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Implement Serializable judiciously?

 
Timothy Sam
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All my beans implement the interface Serializable. Though I am not sure about the saying

"Stateful workaround in a stateless Protocol"

I just implemented it without really knowing the danger/benefits. We're still in the early process of our development and removing it wouldn't do much trouble. What do you guys thing? Thank you!
[ November 02, 2006: Message edited by: Bear Bibeault ]
 
Prasad Prabhu
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The protocol used is a stateless protocol(ex: Http) which cannot maintain the state between the client and server. Its the developer who has to take care of the session. There are few APIs available as well which helps in maintaining the sessions across the client and the server. Your bean is implemnting serializable, so that you can save the state of the object, which has got nothing do with the protocol. (Serialization itself uses soem protocol to save the state which is out of the scope). so you make sure that your beans are served properly and shared across the valid clients. If you are not maintaining sessions acress the clients, chances are there that different clients may be served with the different beans
 
Prasad Prabhu
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Implement the serializable if you are planning to save the state of the objects (beans) or else dont implement it. Although it is a marker interface (which doesnt contain any methods) its still a overhead.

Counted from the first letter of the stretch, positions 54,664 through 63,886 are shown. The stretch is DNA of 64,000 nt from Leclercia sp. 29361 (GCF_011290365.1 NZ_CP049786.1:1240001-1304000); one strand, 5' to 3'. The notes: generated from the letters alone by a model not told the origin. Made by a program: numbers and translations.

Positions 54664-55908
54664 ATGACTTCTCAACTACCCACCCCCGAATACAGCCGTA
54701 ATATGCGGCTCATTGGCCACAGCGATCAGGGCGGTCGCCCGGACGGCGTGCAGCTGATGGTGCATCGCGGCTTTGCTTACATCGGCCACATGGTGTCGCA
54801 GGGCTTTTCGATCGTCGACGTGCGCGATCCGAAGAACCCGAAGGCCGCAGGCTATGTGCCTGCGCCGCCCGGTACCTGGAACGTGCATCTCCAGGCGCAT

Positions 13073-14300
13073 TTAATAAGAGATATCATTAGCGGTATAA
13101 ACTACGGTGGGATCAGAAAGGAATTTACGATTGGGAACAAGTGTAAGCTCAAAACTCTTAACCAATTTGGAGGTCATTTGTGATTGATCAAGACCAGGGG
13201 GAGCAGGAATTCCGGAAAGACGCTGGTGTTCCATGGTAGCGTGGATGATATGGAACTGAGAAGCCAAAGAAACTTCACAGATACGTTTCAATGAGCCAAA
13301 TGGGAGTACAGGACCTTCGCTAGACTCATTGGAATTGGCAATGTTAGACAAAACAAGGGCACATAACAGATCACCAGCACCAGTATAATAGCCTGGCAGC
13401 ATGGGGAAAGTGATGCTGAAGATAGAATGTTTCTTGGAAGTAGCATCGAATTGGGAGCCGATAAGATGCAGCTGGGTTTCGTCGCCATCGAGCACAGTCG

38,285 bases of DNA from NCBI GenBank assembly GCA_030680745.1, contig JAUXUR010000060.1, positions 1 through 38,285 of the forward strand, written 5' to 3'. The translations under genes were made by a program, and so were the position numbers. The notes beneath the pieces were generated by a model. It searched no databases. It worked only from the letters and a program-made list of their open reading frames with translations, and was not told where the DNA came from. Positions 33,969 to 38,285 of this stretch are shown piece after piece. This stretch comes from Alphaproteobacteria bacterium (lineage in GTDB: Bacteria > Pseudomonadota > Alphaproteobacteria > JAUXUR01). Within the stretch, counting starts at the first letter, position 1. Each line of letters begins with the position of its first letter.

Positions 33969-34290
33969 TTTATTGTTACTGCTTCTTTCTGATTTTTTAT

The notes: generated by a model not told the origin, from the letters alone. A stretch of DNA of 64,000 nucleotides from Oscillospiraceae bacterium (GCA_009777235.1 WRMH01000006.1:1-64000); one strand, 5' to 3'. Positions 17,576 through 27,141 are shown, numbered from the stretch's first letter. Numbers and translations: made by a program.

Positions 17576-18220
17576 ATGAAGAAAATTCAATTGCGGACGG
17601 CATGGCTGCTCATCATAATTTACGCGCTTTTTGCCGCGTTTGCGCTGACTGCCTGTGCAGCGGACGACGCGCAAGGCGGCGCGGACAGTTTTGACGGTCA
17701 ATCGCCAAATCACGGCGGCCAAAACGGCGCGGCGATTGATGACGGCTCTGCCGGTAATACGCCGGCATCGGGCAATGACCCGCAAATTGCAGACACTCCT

Hope i cleared your doubt
 
Rahul Bhattacharjee
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If you know that your beens would never be serialized then why do you want to make those serializable.If you want to store those bean in session then also you do not need to serialize unless you deploy your application in cluster.where there might be a need of travel for the beans.
 
Ben Souther
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Servlets/JSPs don't need to serialize any of your objects to communicate with a browser. Your session, request, context, and page objects live only on the server.

There are times however when a container will want to serialize your session scoped variables. Tomcat, for instance, uses serialization to preserve sessions over webapp reloads and server restarts. Also, if you are using clustering, Tomcat will serialize your session data in order to replicate it on each of your cluster nodes.
Other containers behave similarly.

For this reason, it is a good idea to make sure that any object you bind to session implements serializable. Also, make sure that any object contained by a session scope object implements serializable. Most of the collection objects provided by Java implement serializable but things like Iterator, file handles, ResultSets, etc, can not be made serializable. If you try to store one of these things in session, the container will not be able to serialize your sessions and you will loose features like session replication, and the ability to persist sessions across application restarts.
 
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